The swelling-fading buzz of the fly
circling the family room
spoils the peace as it ropes the air,
playing camouflage among
the shadows and brown furniture,
silent when I lift the swatter,
encore when I lower my hand,
to swoop along the hallway gallery
of family history photographs,
touching down and taking off
on the faces of my relatives,
smiling despite the disrespect.
It lingers on the glass pane over
the immigrant Swedes settling Kansas,
melting into the black and whiteness,
giving heft to the grainy image,
the blurry expressions,
suffering stories of perseverance,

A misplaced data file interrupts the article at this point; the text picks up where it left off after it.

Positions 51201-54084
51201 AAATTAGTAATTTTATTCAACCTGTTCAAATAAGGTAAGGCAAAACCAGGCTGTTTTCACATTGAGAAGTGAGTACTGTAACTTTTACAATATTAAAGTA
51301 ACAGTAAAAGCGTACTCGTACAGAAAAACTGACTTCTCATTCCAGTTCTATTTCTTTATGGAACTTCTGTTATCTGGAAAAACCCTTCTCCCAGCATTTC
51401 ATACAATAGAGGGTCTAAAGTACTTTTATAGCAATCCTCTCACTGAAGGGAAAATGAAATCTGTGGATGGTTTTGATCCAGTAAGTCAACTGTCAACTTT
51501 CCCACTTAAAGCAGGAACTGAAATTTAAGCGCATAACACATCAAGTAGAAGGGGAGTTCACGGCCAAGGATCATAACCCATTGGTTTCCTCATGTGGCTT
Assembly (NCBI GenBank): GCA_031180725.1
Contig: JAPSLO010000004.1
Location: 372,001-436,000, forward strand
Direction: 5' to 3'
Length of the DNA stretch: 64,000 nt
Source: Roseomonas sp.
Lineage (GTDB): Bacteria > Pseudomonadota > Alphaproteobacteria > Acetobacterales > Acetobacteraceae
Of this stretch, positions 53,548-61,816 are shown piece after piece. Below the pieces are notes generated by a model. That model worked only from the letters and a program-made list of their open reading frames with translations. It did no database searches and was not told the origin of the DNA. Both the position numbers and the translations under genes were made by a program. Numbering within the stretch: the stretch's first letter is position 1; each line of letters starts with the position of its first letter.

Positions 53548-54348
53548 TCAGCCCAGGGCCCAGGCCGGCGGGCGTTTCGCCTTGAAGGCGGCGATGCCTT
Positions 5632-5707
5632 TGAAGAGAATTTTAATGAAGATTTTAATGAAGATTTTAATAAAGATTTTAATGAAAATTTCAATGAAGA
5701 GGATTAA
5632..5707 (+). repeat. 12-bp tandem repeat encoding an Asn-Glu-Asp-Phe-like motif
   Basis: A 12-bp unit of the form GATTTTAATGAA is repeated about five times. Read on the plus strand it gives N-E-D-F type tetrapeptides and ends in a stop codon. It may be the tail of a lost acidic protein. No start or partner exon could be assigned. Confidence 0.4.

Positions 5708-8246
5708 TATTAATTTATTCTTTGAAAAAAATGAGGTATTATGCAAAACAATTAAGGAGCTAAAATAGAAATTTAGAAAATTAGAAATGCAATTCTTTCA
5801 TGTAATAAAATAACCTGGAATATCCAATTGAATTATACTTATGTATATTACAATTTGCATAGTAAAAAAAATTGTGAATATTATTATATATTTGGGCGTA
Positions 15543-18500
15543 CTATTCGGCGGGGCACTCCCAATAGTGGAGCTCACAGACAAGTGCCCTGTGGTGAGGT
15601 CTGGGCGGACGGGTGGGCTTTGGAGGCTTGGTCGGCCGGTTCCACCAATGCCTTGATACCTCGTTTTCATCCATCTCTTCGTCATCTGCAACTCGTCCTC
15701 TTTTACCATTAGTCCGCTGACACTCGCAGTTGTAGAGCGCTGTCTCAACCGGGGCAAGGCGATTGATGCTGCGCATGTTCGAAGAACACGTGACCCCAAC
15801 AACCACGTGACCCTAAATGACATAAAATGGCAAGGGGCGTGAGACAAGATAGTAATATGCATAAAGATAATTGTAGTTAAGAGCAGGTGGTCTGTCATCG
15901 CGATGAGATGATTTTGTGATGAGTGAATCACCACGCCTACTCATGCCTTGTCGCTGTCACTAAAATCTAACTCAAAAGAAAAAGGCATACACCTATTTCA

lives I cannot begin to imagine,
making possible my having chance
one day to chase this irksome fly,
which should seem so easy to grab;
how maddening the grabbing.
This is the latest addition to my chapbook-in-progress Somewhere Phantoms, a collection that is exploring the nature of memory and the tenuous connectedness to one’s past. I find the fly makes a wonderful metaphor for trying to lock down and hold on to those elusive parts of our past history.
Photo Credit: Pixabay.com. Creative Commons License. No attribution required.